He refers to and agrees wit the comments in Brophy above but calls the text "sadly expurgated."  Gordon's Inferno collection has some good verses, too.  I'll have a look there tomorrow.


Post - Top - Home - Printer Friendly - Translate

Subject: RE: Mademoiselle of Armenteris
From: GUEST,Matt
Date: 17 May 00 - 09:06 PM

There was a book published in Canada in the 1970's called 'Songs from the Front and Rear' that had this piece and many other WW I and II soliders songs. I do not know if it is still in print, but it should be listed on one of the on-line book sellers (like www.chapters.ca).


Post - Top - Home - Printer Friendly - Translate

Subject: RE: Mademoiselle of Armenteris
From: GUEST,Gerald Bergen
Date: 19 Jun 00 - 10:25 PM

Well, here's another line for the discussion...hope this verse gets included.

The first Marine went over the wall,p-v,/ The second Marine went over the wall,p-v/ The third Marine went over the wall/ Got hit in the ass with a cannon ball/ Oh, inky-dinky-parles vous.


Post - Top - Home - Printer Friendly - Translate

Subject: RE: Lyr Req: Mademoiselle from Armentières
From: Lighter
Date: 13 Feb 04 - 01:19 PM

It's taken me a while, but I've "collected" over 100 versions of this song and its obsolete relative, "Snapoo," most of them fragmentary, mostly from printed references. If it's in a song book, in Mudcat, or on the Net, I've almost certainly found it. (That includes the song about "The Fart," which BTW I haven't been able to date before the 1960s; also have the rugby song about "Yo-ho, yo ho!" to tune of "When Johnny Comes Marching Home.")

Does anybody know any texts or verses not already in the 'Cat learned from oral tradition? That includes anything with a refrain ike "hinky-dinky parlee voo," "inky-pinky," etc., or "snapoo," "skiboo," or similar.

Somebody's grandfather must have passed something on from World War I, no? PM me if you'd prefer.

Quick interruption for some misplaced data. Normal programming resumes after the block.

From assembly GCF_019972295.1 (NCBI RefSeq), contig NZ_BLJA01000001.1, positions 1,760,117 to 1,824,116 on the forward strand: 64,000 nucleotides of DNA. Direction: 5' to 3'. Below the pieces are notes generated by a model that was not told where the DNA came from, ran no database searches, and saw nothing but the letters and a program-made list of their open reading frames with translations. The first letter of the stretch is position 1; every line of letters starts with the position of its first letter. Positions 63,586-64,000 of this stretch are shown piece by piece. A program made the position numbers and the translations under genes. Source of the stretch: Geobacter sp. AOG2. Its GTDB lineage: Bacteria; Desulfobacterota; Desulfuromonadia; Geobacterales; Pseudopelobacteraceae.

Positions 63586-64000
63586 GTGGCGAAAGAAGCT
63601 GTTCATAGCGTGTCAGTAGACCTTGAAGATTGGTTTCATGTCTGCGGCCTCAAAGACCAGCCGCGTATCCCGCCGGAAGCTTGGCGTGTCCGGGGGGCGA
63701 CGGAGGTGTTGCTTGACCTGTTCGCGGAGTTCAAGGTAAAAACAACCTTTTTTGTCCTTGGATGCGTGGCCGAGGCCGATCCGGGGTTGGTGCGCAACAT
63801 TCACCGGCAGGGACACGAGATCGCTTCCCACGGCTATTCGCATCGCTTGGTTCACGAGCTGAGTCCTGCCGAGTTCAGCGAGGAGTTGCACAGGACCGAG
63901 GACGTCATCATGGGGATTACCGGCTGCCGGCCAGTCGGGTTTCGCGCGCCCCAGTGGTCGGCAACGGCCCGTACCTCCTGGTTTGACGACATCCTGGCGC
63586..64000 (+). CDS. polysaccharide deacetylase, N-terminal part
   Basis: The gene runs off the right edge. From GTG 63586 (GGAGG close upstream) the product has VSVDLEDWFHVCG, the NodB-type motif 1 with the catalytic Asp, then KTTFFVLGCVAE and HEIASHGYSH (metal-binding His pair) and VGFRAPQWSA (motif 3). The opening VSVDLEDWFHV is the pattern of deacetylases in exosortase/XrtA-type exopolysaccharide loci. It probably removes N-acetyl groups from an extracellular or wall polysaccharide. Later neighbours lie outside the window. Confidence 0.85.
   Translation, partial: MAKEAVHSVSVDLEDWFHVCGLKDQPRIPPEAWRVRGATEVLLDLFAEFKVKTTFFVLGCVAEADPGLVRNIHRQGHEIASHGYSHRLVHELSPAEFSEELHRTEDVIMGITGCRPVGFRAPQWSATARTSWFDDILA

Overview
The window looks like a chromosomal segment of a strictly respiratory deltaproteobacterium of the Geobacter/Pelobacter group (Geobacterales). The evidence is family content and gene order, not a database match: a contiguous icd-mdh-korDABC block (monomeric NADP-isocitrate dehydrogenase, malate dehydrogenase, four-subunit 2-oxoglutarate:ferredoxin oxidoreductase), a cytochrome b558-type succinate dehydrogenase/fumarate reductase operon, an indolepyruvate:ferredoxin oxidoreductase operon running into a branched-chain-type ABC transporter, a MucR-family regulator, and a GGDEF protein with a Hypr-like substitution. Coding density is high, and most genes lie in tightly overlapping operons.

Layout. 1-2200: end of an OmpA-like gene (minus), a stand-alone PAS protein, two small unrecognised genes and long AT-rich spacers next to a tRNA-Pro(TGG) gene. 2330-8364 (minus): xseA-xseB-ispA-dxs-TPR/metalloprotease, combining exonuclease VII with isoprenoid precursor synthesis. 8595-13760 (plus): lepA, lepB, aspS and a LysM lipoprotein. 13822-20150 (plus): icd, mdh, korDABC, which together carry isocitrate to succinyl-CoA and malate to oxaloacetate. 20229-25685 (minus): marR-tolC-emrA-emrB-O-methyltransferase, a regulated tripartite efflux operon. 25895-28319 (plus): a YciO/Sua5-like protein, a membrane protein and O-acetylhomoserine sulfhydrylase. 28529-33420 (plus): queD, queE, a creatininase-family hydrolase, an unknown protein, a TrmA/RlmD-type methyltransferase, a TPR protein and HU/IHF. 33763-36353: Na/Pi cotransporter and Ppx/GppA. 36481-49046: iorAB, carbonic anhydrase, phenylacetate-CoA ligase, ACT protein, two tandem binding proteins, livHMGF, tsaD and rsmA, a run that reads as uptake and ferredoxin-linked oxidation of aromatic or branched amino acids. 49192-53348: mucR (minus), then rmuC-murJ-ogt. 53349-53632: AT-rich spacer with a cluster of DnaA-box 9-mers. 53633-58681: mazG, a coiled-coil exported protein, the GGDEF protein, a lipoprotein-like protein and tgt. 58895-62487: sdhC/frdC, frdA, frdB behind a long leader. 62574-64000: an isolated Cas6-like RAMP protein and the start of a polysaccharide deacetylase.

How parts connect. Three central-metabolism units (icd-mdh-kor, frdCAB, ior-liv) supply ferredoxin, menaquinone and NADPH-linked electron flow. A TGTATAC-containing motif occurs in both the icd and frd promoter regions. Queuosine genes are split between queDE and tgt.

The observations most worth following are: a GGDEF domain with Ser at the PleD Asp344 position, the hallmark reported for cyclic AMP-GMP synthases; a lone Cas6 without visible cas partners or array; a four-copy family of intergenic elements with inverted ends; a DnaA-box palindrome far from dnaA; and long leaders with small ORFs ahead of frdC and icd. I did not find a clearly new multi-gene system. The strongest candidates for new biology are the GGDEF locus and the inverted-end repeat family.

Post - Top - Home - Printer Friendly - Translate

Subject: RE: Lyr Req: Mademoiselle from Armentières
From: Snuffy
Date: 13 Feb 04 - 04:32 PM

Lighter,

That version of The Fart that I posted in the other thread was what I learned at the latest in the 1954/55 school year, before we moved out of the Manchester conurbation into Pennine solitude.

WassaiL! V


Post - Top - Home - Printer Friendly - Translate

Subject: RE: Lyr Req: Mademoiselle from Armentières
From: Lighter
Date: 13 Feb 04 - 05:09 PM

Snuffy: Outstanding. Many thanks.


Post - Top - Home - Printer Friendly - Translate

Subject: RE: Lyr Req: Mademoiselle from Armentières
From: Uke
Date: 14 Feb 04 - 07:12 PM

Just an aside to this discussion that you might be interested in Lighter, considering your large collection of versions.

An Australian, Cecil Harry Winter (1883-1969), who later settled in New Zealand, claimed authorship of the original words of 'Mademoiselle from Armentieres' in a series of letters and articles in the newspaper Sydney Bulletin, some time after WWII.

He reckoned he'd composed them during WWI, though I'd know whether this was ever proved, either way. Being something of a balladeer, whose poems, usually published in newspaper under the name 'Riverina', it's possible. A few of these apparently entered the oral tradition in the Australiasian area. He was also a short-story writer on the side, so had a familiarity with 'fictionalising'...


Post - Top - Home - Printer Friendly - Translate

Subject: RE: Lyr Req: Mademoiselle from Armentières
From: Lighter
Date: 15 Feb 04 - 01:34 PM

Thanks, Uke. Winter is new to me as a claimant. There have been many.

There were a number of polite versions specially written for the stage. You can hear a recording of one sung by Jack Charman, purportedly in 1915 (a very early date if accurate) at

http://firstworldwar.com/audio/1915/htm


Post - Top - Home - Printer Friendly - Translate

Subject: RE: Lyr Req: Mademoiselle from Armentières
From: The O'Meara
Date: 16 Feb 04 - 08:21 AM

I learned a sanitized version from my father, and later the "real" words in the U.S. Army in the early 60s. Most of the verses are posted here - One from me old man: